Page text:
Mississippi, Part 3, a short story

South Fork Church of Christ baptistry mural

There was nothing on TV that late. Preaching on one channel and a satellite weather pattern on the other channel, but Caleb went back to the den and turned on the set anyway, sat in the La-Z-Boy and watched the gray shadows solidify into a television preacher sitting in a rocking chair. He had an open bible on his lap, although it seemed to be more for decoration than anything else since he never looked at it when he spoke. His gray eyes bored right into his imagined audience.

A river mural had been painted on the set behind the man, like the scene that country churches used above the baptistery: the river Jordan inviting the lost to wash away their sins in baptism. It was almost the same mural Caleb had spent countless hours of his boyhood wishing himself into, as he sat straight-backed against the bare oak pew, dressed in black suit and white shirt with a clip-on tie digging into his throat, afraid to squirm or even pull the too tight collar away for fear of Hubert dragging him up the aisle to the front steps for a whipping. From the earliest Caleb could remember, Hubert and his mother went to church every Sunday morning and evening for worship and preaching, and every Wednesday night for Bible study and singing. Twice a year they held gospel meetings that began Sunday morning and stretched the week, every night through Friday night. Hubert tolerated no foolishness in church, and while other kids usually got to draw stick men on paper or even sprawl along the pew with their heads in their mother’s lap, Caleb feigned perfect attention to the preacher sweating in the pulpit. The only salvation had been that mural and the cooling water it promised. Caleb had spent countless sermons scanning every inch of that tree-lined river. He hung a rope on a tree that leaned out over the river, and he imagined giant catfish lurking in the deep pools. Jesus had been baptized in that water and the spirit of God descended on him in the form of a dove. It was only years later, as an adult, that it occurred to Caleb that the mural featured a white-tail deer drinking at the foot of cypress trees draped with Spanish moss, a lovely, delicate, parasitic plant better suited to Mississippi than to Israel, All those Sunday sermons seemed even more of a lie than ever before.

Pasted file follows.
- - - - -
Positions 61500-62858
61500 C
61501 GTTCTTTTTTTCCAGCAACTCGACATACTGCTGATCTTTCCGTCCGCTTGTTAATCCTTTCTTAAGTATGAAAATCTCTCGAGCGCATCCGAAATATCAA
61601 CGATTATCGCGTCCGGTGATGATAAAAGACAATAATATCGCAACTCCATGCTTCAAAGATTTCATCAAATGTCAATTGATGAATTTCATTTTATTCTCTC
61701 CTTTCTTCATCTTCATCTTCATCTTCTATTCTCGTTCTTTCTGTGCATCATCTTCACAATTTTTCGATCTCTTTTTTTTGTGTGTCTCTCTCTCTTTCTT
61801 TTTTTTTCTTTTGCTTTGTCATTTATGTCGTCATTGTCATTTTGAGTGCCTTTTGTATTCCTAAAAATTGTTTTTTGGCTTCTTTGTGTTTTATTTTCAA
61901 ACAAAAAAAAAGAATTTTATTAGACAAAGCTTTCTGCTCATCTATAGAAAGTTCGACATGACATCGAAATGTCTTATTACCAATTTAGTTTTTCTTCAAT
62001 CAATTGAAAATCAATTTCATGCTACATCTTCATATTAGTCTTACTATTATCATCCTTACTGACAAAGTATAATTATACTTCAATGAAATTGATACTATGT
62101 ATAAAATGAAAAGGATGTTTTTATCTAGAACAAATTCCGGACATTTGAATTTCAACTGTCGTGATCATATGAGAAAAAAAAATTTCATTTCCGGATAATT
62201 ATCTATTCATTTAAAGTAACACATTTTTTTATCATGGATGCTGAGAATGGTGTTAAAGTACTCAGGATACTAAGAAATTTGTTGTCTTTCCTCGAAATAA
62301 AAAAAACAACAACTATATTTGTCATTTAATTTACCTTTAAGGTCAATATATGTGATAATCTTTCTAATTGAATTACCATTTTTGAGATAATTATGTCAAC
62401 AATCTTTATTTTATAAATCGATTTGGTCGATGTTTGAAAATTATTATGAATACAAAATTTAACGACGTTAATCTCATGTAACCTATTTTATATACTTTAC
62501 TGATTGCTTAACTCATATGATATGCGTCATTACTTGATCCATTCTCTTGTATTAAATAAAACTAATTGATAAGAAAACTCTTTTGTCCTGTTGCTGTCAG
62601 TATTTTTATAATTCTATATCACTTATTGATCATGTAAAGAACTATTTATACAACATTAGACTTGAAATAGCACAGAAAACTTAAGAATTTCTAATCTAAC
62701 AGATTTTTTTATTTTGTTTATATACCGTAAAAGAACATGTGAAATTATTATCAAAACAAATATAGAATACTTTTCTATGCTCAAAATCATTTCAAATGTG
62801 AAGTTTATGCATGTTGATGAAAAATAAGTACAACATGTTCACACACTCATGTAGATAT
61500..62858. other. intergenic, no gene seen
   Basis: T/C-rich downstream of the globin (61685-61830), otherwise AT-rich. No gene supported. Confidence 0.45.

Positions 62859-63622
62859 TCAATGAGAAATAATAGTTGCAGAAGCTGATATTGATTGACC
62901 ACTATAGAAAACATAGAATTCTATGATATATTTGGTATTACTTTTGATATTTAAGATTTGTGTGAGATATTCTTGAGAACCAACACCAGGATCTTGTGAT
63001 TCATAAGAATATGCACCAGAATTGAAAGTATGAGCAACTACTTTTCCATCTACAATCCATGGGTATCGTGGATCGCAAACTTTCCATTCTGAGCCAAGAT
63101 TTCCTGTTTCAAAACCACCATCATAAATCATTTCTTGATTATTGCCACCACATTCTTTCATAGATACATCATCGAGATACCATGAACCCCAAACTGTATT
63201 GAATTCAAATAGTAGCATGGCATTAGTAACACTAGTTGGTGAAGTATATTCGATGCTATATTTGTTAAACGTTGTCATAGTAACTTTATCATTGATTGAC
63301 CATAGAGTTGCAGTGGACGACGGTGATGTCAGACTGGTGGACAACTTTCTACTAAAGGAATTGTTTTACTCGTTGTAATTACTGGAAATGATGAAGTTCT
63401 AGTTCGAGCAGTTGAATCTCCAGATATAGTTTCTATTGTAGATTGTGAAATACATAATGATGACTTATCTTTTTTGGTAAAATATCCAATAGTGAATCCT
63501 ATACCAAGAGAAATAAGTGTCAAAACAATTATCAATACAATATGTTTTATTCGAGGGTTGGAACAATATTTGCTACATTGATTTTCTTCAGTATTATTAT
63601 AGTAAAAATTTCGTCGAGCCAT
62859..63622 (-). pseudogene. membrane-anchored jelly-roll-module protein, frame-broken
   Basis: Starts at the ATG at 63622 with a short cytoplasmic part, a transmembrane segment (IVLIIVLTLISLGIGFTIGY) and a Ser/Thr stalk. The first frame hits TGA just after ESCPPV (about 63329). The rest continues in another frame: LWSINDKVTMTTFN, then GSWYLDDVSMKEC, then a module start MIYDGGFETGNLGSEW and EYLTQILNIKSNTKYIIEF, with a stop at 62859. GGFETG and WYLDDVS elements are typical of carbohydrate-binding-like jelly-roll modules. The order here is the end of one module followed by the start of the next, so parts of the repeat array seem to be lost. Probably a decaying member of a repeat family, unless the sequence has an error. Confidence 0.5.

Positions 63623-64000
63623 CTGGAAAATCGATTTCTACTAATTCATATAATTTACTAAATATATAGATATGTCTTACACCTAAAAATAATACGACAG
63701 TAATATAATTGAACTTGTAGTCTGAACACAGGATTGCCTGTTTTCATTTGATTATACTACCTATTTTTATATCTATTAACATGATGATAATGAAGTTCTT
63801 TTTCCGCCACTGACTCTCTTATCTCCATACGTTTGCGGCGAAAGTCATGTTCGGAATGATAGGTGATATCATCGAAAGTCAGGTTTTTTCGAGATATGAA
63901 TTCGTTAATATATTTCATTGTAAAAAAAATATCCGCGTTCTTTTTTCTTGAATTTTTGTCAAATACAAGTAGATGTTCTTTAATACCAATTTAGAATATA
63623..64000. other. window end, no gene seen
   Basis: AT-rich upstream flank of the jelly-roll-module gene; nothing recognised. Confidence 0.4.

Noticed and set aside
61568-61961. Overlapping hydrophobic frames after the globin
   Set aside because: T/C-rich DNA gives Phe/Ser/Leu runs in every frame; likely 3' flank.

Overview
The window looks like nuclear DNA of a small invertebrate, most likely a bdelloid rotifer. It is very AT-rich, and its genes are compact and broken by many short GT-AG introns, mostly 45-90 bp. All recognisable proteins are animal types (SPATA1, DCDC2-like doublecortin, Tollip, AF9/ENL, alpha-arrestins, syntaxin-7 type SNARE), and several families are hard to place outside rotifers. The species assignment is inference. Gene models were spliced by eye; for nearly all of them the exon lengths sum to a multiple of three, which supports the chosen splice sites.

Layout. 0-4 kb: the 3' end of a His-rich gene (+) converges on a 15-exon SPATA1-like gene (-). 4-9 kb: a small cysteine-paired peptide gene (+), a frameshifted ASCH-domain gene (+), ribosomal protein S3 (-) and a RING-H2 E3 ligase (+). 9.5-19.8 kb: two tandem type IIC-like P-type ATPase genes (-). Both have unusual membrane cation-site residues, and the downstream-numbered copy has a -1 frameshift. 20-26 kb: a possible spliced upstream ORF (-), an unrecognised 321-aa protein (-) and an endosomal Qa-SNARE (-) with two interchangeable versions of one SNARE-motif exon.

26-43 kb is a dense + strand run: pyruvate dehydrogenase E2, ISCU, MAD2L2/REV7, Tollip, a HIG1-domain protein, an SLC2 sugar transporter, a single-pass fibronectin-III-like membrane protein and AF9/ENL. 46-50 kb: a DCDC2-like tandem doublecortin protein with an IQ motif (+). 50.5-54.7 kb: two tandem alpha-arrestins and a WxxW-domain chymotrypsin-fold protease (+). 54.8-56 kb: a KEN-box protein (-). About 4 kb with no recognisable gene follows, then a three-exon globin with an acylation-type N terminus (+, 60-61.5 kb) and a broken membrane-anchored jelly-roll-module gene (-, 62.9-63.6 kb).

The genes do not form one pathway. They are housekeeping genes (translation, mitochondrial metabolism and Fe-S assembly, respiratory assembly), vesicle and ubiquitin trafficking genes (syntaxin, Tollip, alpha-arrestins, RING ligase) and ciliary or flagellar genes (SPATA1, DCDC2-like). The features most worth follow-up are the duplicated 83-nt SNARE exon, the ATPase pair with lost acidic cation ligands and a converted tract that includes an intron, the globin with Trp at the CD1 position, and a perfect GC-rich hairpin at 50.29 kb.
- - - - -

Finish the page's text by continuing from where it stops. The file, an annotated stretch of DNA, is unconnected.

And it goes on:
Still, there was something comforting about listening to the rhythm of the preacher’s voice rolling out those worn out phrases when the house was so dark and still. Caleb never would have admitted it to Jessica, and if he heard her footsteps on the stairs he would switch channels, but he missed going to church. It wasn’t the people he missed—he had seen too many examples of bad religion to ever want that again—it was the comfort that came from believing in something absolutely. Hubert never questioned his beliefs, and with that confidence came the strength to look down on every other walking creature in the world. Hubert slept the deep contented sleep of the justified, never feeling lonely or unsure of himself, or feeling anything other than contempt, masked as pity, for anyone who didn’t accept Jesus as their savior. For Hubert, any non-believer was either hopelessly ignorant or embraced in a conspiracy to destroy the world. Caleb had once been that sure himself, before the questions began, the ones he couldn’t answer.


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